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A technological marvel that has a unique beauty: Stadium 974 to predict the future at Qatar 2022

When you think of a stadium, your mind probably wanders through Wembley in London, the Stade de France in Paris, the lovely Maracana in Brazil, or the state-of-the-art Fussball Arena in Munich. All of them are architectural marvels, iconic stadiums that any football fan can pinpoint from a picture or glimpse on a video frame.

That does not mean that other stadiums do not have their legacy or cannot write it at a major tournament like the FIFA World Cup. Of course, Qatar did not have the infrastructure prior to the competition but have made a superb job in delivering seven brand-new stadiums and renovating another one before the start of the world football flagship tournament.

But none of the eight has been talked about so much and praised for its architectural innovations than the “Stadium 974”, the most exciting concept ever-seen at the FIFA World Cup, a true story of Qatari success, which has captured the minds and eyes of all fans present in the Middle East country or watching the tournament on TV.

What is the catch with this stadium? Well, it simply made history even before hosting the first match, Mexico vs Poland, in the group phase at Qatar 2022, through the idea and its construction, underlining the idea of sustainability at the 2022 FIFA World Cup. Constructed entirely from shipping containers and modular steel, it is the first fully demountable covered football stadium – showing Qatar’s commitment to cost-effective sustainability and daring design.

Yes, you read that right, Stadium 974 is definitely a forward-thinking, innovative arena, which pays tribute to Qatar’s long-standing tradition of seafaring and worldwide trade. And it also has plenty of symbolism, starting from its name, which represents Qatar’s international dialing code, but also going to the exact number of shipping containers used to build the stadium from scratch.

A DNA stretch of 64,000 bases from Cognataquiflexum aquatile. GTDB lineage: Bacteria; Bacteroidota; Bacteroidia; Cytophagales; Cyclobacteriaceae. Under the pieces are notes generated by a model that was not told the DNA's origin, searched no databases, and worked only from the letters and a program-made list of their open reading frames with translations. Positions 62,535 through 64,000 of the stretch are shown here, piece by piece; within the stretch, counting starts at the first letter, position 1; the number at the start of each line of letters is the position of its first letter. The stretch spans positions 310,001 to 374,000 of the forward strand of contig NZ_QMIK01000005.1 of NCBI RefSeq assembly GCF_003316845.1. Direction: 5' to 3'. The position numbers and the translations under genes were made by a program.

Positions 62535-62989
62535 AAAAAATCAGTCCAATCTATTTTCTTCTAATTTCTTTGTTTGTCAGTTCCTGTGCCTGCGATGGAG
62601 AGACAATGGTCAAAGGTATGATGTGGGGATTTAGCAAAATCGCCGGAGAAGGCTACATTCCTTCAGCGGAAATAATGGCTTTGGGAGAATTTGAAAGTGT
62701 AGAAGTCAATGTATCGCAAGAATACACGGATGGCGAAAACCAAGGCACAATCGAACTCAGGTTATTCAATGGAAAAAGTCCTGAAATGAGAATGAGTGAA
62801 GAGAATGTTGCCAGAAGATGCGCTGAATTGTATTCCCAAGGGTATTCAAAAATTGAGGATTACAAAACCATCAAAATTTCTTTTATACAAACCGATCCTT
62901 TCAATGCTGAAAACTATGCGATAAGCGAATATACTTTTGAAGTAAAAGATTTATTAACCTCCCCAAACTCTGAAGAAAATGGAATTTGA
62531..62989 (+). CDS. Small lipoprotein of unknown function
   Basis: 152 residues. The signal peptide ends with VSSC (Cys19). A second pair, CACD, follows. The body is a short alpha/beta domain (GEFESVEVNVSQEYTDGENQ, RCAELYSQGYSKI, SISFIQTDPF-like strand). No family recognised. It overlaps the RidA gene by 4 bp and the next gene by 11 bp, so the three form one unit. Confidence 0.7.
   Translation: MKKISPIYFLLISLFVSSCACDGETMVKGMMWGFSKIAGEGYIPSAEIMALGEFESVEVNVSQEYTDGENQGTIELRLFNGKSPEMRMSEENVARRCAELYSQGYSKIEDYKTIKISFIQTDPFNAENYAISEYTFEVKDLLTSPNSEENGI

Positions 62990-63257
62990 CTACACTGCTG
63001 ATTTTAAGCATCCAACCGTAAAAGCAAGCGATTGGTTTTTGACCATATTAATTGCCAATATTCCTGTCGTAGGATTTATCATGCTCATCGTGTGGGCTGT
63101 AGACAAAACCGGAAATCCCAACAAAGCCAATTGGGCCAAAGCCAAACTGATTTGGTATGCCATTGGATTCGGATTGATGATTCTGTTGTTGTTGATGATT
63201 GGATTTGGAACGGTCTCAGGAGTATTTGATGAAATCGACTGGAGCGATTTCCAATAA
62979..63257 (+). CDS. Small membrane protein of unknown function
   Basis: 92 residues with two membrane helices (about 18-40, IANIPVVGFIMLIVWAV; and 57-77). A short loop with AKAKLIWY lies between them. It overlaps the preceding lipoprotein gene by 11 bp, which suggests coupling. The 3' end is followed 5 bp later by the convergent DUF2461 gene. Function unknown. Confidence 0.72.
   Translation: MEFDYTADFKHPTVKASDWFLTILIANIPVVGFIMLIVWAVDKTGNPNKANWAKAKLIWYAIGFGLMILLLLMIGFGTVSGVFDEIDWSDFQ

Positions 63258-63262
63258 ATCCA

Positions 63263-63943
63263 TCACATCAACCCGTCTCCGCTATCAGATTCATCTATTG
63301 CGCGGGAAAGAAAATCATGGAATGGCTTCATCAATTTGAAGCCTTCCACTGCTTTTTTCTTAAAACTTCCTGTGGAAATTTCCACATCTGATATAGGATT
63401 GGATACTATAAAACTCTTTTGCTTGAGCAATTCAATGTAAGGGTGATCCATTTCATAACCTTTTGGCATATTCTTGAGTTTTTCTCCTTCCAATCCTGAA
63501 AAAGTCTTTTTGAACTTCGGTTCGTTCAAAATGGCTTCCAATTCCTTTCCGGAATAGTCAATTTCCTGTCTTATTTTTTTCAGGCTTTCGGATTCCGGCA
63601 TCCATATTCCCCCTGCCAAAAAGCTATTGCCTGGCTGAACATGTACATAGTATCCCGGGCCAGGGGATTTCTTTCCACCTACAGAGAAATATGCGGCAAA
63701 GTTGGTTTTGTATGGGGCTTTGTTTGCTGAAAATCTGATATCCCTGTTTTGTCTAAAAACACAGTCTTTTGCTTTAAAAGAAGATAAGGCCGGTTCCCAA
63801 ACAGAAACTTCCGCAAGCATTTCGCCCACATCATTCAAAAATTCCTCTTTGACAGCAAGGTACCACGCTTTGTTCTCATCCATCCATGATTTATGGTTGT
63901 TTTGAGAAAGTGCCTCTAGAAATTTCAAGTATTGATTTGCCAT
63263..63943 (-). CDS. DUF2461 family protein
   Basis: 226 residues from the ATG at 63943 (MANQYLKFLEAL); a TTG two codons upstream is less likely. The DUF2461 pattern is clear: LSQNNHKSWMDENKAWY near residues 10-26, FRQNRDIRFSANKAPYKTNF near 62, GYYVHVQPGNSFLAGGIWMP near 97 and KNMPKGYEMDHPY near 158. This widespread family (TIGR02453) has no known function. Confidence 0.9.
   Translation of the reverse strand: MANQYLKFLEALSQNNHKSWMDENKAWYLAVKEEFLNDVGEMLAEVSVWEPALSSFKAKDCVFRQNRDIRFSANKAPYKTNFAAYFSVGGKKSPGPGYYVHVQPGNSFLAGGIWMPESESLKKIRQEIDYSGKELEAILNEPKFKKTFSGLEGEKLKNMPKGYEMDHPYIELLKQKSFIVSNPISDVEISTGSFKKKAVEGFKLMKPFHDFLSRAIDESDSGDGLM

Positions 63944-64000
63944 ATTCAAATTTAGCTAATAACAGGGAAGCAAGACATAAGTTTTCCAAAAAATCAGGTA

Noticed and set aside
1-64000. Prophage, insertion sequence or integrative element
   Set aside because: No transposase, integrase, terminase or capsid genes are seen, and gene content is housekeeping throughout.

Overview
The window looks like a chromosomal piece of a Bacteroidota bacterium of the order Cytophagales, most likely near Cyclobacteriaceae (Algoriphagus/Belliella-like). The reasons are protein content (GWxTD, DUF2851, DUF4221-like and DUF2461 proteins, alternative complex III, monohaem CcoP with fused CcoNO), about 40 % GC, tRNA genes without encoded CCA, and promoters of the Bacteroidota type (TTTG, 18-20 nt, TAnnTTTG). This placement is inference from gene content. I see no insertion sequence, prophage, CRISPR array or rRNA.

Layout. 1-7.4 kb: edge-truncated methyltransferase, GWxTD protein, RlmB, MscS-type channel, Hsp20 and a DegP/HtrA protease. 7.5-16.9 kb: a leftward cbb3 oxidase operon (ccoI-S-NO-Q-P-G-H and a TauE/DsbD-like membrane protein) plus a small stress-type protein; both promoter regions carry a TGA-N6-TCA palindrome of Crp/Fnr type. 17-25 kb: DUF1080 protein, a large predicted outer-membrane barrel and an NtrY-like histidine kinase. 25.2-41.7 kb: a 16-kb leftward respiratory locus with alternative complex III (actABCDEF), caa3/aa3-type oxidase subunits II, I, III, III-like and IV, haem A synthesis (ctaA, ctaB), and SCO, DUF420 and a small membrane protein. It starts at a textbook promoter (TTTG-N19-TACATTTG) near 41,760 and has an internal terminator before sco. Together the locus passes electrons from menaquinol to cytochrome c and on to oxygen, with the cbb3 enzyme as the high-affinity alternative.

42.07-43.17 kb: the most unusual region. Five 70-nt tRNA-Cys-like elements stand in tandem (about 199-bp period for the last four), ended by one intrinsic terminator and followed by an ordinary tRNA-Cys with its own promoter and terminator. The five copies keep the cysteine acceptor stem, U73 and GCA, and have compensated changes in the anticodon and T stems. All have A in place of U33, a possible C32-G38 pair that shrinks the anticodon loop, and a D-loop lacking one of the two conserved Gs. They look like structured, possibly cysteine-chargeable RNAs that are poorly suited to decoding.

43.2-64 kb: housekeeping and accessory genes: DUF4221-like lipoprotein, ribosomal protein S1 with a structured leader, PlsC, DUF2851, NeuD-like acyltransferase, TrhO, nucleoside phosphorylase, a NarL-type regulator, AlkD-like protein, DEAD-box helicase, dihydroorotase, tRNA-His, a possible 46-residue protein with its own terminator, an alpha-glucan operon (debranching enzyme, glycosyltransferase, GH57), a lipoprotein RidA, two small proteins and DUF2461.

Located on a 450,000-square-metre (4.8-million-square-foot) waterfront site just southeast of Doha, at only one kilometre away from the Hamad International Airport, the 40,000-seat stadium was broken down into a series of modular blocks, modified shipping containers that echo the language of the nearby port. The containers were altered to contain the various fundamental stadium program elements, including stairs, concessions, and bathrooms.

Even the locker rooms where the players will be preparing for the games are made entirely from shipping containers, offering a unique experience both for them and for the staff, with state-of-the-art facilities ready to cater to any needs.

“This venue offers the perfect legacy, capable of being reassembled in a new location in its entirety or built into numerous small sports and cultural venues All of this in a stadium that delivers the atmosphere fans expect at a World Cup and which we will build in a more sustainable way than ever before. I’m delighted with this design and confident that Ras Abu Aboud will become a blueprint for future mega-event planners to follow,” said H.E. Hassan Al Thawadi, Secretary General of the Supreme Committee for Delivery & Legacy.

This is also the first-ever FIFA complaint stadium that can be fully dismantled and re-purposed post-event, including flexibility in the design to rebuild the stadium with the same capacity in a different location or build multiple smaller venues using the same materials.

Stadium 974 received a 5-star rating from the Global Sustainability Assessment System (GSAS) for both its design and construction. Air quality was also a key focus in the design. Extensive, advanced building physics testing was undergone to examine the performance of the naturally ventilated bowl and the performance of the containers under tournament and pre-tournament climate conditions. Using computer modeling techniques, CO2 levels, air speeds, and air quality were measured at both precinct and stadia levels.

With sustainability in mind when it was built, the stadium bowl seating avoids the need for air conditioning as it is designed to be naturally ventilated. The overall stadium steel structure can be recycled and reused post-tournament, based on any legacy option that is selected. The stadium’s water efficiency methods ensure it reduces water use by 40% compared to a conventional stadium development.

“Sustainability has been the primary focal point with Stadium 974. To receive top GSAS certification marks from GORD is further confirmation of our efforts to establish new, sustainable concepts of stadium design and construction that we hope will be adopted worldwide. Stadium 974 is also a proud example of the legacy we intend to leave from Qatar’s hosting of the FIFA World Cup,” added Ghanim Al Kuwari, Deputy Director General, Technical Services of the Supreme Committee for Delivery & Legacy.

The other catch for Stadium 974? Well, after hosting seven games at the 2022 FIFA World Cup, the containers and super-structure of the arena will be reused. A waterfront development boasting fabulous facilities for the local community will spring to life, as well as a dynamic hub for business. This new concept in venue development ensures that while Stadium 974’s physical presence may be temporary, its legacy will be everlasting.

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